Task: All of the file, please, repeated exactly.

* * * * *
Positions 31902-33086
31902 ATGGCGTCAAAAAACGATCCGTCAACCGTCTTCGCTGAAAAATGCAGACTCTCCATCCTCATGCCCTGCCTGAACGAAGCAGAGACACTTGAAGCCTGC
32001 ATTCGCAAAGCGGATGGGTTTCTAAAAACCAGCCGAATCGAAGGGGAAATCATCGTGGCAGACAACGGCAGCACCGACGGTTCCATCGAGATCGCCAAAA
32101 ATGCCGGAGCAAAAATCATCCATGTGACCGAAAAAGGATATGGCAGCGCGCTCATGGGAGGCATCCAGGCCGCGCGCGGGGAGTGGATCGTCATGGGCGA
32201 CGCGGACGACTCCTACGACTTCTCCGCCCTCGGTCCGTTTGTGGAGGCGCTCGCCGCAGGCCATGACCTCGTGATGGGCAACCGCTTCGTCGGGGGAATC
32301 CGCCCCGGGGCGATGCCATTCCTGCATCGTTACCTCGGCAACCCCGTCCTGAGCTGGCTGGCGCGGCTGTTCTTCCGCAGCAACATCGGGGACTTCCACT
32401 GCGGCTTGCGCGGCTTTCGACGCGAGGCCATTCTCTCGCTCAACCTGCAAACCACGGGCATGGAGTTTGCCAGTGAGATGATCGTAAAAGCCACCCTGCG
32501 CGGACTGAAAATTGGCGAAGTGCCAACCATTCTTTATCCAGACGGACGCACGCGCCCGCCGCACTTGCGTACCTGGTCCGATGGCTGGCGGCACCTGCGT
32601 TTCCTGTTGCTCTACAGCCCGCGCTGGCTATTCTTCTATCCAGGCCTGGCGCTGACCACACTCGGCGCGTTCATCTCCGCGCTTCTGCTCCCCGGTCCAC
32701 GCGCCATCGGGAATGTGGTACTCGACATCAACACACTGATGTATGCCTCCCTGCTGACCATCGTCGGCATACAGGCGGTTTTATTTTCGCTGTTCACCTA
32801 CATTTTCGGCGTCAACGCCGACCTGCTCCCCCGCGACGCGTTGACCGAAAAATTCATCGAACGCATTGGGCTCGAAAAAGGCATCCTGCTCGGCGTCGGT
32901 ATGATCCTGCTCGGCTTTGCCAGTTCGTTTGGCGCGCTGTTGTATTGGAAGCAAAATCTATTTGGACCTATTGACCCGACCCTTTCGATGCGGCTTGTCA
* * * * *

Positions 31902-33086
31902 ATGGCGTCAAAAAACGATCCGTCAACCGTCTTCGCTGAAAAATGCAGACTCTCCATCCTCATGCCCTGCCTGAACGAAGCAGAGACACTTGAAGCCTGC
32001 ATTCGCAAAGCGGATGGGTTTCTAAAAACCAGCCGAATCGAAGGGGAAATCATCGTGGCAGACAACGGCAGCACCGACGGTTCCATCGAGATCGCCAAAA
32101 ATGCCGGAGCAAAAATCATCCATGTGACCGAAAAAGGATATGGCAGCGCGCTCATGGGAGGCATCCAGGCCGCGCGCGGGGAGTGGATCGTCATGGGCGA
32201 CGCGGACGACTCCTACGACTTCTCCGCCCTCGGTCCGTTTGTGGAGGCGCTCGCCGCAGGCCATGACCTCGTGATGGGCAACCGCTTCGTCGGGGGAATC
32301 CGCCCCGGGGCGATGCCATTCCTGCATCGTTACCTCGGCAACCCCGTCCTGAGCTGGCTGGCGCGGCTGTTCTTCCGCAGCAACATCGGGGACTTCCACT
32401 GCGGCTTGCGCGGCTTTCGACGCGAGGCCATTCTCTCGCTCAACCTGCAAACCACGGGCATGGAGTTTGCCAGTGAGATGATCGTAAAAGCCACCCTGCG
32501 CGGACTGAAAATTGGCGAAGTGCCAACCATTCTTTATCCAGACGGACGCACGCGCCCGCCGCACTTGCGTACCTGGTCCGATGGCTGGCGGCACCTGCGT
32601 TTCCTGTTGCTCTACAGCCCGCGCTGGCTATTCTTCTATCCAGGCCTGGCGCTGACCACACTCGGCGCGTTCATCTCCGCGCTTCTGCTCCCCGGTCCAC
32701 GCGCCATCGGGAATGTGGTACTCGACATCAACACACTGATGTATGCCTCCCTGCTGACCATCGTCGGCATACAGGCGGTTTTATTTTCGCTGTTCACCTA
32801 CATTTTCGGCGTCAACGCCGACCTGCTCCCCCGCGACGCGTTGACCGAAAAATTCATCGAACGCATTGGGCTCGAAAAAGGCATCCTGCTCGGCGTCGGT
32901 ATGATCCTGCTCGGCTTTGCCAGTTCGTTTGGCGCGCTGTTGTATTGGAAGCAAAATCTATTTGGACCTATTGACCCGACCCTTTCGATGCGGCTTGTCA